I’ve been fortunate to have been involved in Agile and Scrum with a variety of teams in several different companies. It’s been interesting to see how Agile is adapted to the particular nature of a given organization – I don’t know of any place where “pure” Scrum is practiced, though I wouldn’t be surprised to find out there are such organizations. The instructor for a Product Owner course I took referred to “Scrum but” organizations, because when you ask them if they do Scrum, they say “Yes, we do Scrum, but…” followed by a list of the Scrum things they don’t do.
There are a few really cool aspects of Scrum that I find really work well, and it’s one of those I’d like to touch on here. I really like the idea of self-directed teams. Now, there aren’t many places a team can be *fully* self-directing (e.g., usually team membership is set by the organization), but in my view, the more a team is able to take ownership of a story the better the quality of the delivered software.
I’ve watched how attitudes change in an organization as Agile concepts are adopted and Scrum is implemented –there is a point where the teams catch fire as they take on responsibility and ownership for team commitments. As a Product Owner, this is also when you find the questions being asked of you about what the user wants, and what the narrative of the big picture looks like, become more pertinent and pointed. If you don’t have the requirements crisp enough to plan or design against, you’ll find out pretty quick since the team has to understand what is needed in order to accept the story and tackle the work. The requirements are expressed in the stories that the team develops against, so the stories and their associated acceptance criteria have to spell out what needs to be done.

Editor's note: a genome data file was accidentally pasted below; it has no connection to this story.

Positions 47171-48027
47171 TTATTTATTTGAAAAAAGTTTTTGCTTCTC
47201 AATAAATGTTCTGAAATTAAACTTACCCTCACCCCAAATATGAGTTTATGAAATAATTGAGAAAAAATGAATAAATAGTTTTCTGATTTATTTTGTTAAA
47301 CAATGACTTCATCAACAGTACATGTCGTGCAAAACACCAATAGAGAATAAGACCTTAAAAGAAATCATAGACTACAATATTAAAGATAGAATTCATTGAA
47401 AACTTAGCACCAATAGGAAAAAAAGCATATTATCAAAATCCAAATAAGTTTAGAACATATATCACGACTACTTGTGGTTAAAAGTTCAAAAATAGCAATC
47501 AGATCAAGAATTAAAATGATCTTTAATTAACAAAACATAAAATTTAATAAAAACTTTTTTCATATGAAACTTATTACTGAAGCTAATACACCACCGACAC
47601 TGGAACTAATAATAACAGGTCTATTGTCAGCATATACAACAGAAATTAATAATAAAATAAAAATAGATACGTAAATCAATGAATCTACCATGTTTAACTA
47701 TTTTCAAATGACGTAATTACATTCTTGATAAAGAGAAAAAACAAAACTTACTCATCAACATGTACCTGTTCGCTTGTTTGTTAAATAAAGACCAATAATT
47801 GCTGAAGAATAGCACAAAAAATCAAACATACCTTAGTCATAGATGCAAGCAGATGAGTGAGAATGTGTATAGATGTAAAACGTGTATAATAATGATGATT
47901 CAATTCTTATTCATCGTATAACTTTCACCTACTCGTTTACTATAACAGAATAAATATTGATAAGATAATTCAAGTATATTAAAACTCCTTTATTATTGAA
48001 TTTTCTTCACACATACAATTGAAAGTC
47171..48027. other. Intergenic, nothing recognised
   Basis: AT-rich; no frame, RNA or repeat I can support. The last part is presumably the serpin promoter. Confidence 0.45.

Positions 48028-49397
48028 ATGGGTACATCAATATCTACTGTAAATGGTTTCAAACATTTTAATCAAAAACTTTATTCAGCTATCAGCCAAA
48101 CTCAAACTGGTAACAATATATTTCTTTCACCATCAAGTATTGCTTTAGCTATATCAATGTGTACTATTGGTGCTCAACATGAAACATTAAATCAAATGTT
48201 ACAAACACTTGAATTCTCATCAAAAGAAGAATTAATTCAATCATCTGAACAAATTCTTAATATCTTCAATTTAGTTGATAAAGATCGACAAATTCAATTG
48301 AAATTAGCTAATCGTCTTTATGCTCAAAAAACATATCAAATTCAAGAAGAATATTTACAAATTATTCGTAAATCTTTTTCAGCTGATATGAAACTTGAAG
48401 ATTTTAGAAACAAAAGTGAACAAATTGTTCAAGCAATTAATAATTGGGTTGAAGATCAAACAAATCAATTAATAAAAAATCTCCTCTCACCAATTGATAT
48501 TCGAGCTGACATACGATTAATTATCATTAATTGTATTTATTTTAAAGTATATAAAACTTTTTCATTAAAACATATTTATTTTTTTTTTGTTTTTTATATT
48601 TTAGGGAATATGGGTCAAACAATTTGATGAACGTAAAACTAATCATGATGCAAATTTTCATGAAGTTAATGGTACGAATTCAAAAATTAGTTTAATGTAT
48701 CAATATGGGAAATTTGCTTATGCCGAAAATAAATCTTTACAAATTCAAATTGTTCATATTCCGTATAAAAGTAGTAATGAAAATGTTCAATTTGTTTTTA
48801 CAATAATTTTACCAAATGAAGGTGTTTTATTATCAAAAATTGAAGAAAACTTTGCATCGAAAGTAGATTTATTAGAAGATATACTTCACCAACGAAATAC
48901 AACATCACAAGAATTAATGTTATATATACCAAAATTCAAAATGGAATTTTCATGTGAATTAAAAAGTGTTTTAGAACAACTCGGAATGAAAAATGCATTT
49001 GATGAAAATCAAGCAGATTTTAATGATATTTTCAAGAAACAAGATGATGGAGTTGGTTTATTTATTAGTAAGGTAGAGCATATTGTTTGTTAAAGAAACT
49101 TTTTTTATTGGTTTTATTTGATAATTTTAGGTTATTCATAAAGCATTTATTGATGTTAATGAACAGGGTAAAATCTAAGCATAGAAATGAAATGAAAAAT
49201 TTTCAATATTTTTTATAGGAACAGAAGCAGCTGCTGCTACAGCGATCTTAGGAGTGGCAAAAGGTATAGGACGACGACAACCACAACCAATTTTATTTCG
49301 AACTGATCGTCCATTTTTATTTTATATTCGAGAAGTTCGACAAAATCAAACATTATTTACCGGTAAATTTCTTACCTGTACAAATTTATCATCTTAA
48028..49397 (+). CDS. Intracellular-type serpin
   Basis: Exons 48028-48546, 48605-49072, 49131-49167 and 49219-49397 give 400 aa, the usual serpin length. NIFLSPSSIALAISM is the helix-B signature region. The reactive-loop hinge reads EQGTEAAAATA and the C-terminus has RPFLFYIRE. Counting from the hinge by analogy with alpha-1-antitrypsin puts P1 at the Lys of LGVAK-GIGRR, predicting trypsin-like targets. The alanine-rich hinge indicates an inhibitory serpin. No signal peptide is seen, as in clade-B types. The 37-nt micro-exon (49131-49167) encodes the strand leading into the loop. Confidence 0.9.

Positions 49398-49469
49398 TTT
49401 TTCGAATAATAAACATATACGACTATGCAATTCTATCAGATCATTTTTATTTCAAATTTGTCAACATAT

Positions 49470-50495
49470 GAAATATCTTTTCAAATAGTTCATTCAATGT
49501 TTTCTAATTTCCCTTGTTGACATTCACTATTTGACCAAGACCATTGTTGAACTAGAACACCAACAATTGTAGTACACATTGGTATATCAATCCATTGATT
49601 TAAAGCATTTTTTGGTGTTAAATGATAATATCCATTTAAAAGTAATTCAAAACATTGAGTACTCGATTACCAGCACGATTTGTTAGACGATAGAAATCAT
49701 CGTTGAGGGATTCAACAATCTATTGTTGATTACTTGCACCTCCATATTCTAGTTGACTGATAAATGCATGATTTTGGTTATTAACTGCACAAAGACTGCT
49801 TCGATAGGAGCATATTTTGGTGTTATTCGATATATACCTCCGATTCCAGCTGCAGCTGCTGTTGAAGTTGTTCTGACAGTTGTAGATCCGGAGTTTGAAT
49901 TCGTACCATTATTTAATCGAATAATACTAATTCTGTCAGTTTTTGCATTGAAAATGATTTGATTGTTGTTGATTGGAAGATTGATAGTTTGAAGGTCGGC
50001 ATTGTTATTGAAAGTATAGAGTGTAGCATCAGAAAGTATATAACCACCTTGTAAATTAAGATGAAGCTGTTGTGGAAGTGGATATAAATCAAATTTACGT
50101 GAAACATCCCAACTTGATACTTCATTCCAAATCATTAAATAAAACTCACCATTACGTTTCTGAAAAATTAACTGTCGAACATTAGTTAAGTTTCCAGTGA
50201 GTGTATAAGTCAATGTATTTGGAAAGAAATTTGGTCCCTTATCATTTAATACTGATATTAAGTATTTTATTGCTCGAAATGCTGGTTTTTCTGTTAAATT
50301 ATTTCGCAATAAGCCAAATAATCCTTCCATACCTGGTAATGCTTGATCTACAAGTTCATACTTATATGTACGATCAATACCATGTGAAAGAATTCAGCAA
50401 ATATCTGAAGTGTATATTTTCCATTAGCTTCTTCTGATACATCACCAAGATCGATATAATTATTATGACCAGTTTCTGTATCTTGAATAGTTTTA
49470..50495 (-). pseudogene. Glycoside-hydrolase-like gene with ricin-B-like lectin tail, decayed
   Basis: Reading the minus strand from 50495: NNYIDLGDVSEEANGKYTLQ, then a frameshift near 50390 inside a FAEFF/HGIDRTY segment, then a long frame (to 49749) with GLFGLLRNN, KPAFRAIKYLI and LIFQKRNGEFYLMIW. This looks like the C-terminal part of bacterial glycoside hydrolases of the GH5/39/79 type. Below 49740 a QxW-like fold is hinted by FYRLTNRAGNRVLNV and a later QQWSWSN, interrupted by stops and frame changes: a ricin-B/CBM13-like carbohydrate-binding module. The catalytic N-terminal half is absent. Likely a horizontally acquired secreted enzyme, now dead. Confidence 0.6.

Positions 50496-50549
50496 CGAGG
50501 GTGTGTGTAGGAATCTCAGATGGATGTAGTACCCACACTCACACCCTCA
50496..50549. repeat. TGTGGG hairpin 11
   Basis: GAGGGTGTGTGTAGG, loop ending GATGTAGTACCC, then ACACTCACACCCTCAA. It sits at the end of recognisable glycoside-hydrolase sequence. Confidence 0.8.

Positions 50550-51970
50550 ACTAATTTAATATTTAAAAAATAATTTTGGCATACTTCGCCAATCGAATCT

The team begins to naturally improve its own approach to design and development, sticking to what needs to be done to deliver the story and avoiding that which isn’t needed. A virtuous cycle kicks in where features and the quality of the code just keep on improving, and the team velocity (how much they accomplish in a sprint) increases. The benefits of things like Continuous Integration becomes readily apparent as teams understand they need to have a continuing confidence that what they are delivering isn’t breaking anything they’ve already completed and put on the shelf.